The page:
Ski Schools: 4.0

(1) No ski schools available, (2) one or two ski schools but local language only, (3) a few ski schools but book early for multi-lingual instructors, (4) plenty of ski schools and multi-lingual instructors available, (5) excellent ski schools with friendly multi-lingual ski instructors.

Hire and Repairs: 4.3

(1) Nothing can be sourced, not even ski-wax or ptex. (3) there are some ski shops but rentals need to be booked in advance, (5) good quality ski equipment can be purchased or hired and overnight repairs are possible.

Beginners: 4.5

(1) Beginners can only watch others ski and snowboard, (3) a few gentle slopes but beginners will get bored in less than a week, (3) Vast areas of gentle terrain.

Intermediates: 4.5

(1) No intermediate terrain at Formigal, (3) intermediate skiers will get bored after a few days, (5) vast areas of cruising runs.

Advanced: 4.0

(1) Nothing for advanced skiers and snowboarders, (3) enough steep terrain for a few days with some good offpiste, (5) Enough steep terrain and offpiste areas to entertain advanced skiers for at least a week.

Snow Park: 3.9

(1) Not even a kicker at Formigal, (3) average sized park quite well looked after, (5) huge park area and expertly crafted pipes, jumps and boardercross trails.

Cross-country: 2.9

(1) There is nowhere to go for cross-country skiing around Formigal, (3) there are some cross country trails available, (5) the area features many spectacular and well maintained cross-country trails.

Luge/Toboggan: 3.0

(1) No designated luge or toboggan runs, (3) there are toboggan runs that open quite often, (5) Formigal has long and well maintained luge / toboggan facilities suitable for all ages.

Mountain Dining: 4.1

(1) Nowhere to buy food by the pistes, (3) some places to eat up on the mountain but they are often busy and expensive, (5) there is a variety of excellent mountain eateries right next to the slopes to suit all budgets.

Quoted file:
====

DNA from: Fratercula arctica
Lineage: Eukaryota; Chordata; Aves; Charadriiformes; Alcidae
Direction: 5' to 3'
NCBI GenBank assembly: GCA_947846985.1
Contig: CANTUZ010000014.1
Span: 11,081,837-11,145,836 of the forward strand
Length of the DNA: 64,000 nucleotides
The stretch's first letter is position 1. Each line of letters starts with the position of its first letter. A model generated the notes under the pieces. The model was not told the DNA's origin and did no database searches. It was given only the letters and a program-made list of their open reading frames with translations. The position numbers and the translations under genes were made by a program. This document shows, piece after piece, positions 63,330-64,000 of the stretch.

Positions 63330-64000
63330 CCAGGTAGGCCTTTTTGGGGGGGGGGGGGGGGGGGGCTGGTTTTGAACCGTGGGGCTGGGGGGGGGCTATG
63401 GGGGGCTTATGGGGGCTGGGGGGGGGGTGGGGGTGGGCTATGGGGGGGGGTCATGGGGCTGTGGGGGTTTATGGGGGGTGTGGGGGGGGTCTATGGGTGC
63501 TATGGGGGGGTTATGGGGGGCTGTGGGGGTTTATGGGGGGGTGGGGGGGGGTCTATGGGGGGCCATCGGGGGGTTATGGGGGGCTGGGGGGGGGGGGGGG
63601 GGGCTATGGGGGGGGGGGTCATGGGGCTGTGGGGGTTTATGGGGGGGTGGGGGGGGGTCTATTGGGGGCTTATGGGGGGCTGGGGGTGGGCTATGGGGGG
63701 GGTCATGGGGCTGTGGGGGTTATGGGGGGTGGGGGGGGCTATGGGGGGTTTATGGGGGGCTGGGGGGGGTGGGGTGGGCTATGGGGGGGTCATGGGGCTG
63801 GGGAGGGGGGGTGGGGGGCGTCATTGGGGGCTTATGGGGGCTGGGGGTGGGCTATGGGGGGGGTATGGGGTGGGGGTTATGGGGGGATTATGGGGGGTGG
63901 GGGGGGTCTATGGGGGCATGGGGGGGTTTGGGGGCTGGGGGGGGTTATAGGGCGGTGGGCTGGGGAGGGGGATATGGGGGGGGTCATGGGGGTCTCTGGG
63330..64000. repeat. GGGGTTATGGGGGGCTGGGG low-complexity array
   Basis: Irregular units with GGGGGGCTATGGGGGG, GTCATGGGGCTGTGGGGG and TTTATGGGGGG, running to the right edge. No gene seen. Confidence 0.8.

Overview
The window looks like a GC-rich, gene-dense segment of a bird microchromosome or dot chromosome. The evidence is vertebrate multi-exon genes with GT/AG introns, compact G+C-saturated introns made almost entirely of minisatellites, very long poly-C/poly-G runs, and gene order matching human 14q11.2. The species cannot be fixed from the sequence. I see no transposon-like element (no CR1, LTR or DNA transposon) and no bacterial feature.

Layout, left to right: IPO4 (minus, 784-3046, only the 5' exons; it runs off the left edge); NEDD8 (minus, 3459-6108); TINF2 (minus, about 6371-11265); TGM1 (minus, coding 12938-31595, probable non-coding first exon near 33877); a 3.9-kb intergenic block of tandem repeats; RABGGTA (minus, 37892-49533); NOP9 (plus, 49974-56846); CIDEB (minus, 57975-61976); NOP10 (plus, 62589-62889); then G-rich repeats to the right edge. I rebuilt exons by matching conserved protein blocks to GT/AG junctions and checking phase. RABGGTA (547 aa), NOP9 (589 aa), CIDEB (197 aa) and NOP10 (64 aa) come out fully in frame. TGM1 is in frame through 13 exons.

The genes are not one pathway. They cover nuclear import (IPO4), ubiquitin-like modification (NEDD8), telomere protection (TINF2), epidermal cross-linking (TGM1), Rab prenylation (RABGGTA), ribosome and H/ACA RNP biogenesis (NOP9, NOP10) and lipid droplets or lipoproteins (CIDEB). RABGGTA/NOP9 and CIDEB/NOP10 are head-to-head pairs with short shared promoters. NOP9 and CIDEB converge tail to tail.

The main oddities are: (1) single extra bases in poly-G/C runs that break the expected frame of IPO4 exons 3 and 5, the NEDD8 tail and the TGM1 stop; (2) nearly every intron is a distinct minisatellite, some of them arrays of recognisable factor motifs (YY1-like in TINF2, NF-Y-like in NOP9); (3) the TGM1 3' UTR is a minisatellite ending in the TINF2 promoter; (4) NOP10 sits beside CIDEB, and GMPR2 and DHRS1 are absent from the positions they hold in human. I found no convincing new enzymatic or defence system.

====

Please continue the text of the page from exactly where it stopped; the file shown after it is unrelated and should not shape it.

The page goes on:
Eating: 4.1

(1) Bring your own food, there isn't even a shop. (5) A wide variety of places to eat and drink in the resort, from fast food to fancy restaurants.

Apres-Ski: 4.3

(1) Nothing to do, not even a bar, (3) there are a few bars in the resort but nothing special, (5) clubs and bars stay open until very late and have a friendly atmosphere.

Other Sports: 3.5

(1) No sports facilities at all apart from ski lifts, (3) resort has just a small public swimming pool, (5) resort has all kinds of sports facilities, including a full-size swimming pool.

Entertainment: 3.9

(1) Besides the snow and walking there is nothing to do here, (3) the non-skier will find things to do for few days but may become bored after a week, (5) the resort area is a fascinating place to visit, regardless of winter sports.

Winter Walks: 3.8

(1) Very limited walking and no snowshoe trails, (3) a couple of designated scenic walking/snowshoe trails, (5) extensive and diverse winter walking trails for all abilities.

Ski Pass Value: 3.4

(1) A 1 week ski pass is overpriced compared to the number of lifts available, (3) the ski pass is averagely priced and covers a reasonable number of lifts, (5) ski passes are excellent value for money and cover a lot of lifts spanning a big area.

Value (National): 3.5

(1) Overall, Formigal is one of the most expensive ski resorts in the country and not worth the money, (3) overall represents average value for money, (5) overall offers the best value resort in the country.

Value (Global): 3.5

(1) Overall, Formigal is one of the most expensive ski resorts in the world, (3) overall it offers pretty average value for money compared to resorts from other countries, (5) internationally the resort offers excellent value for money.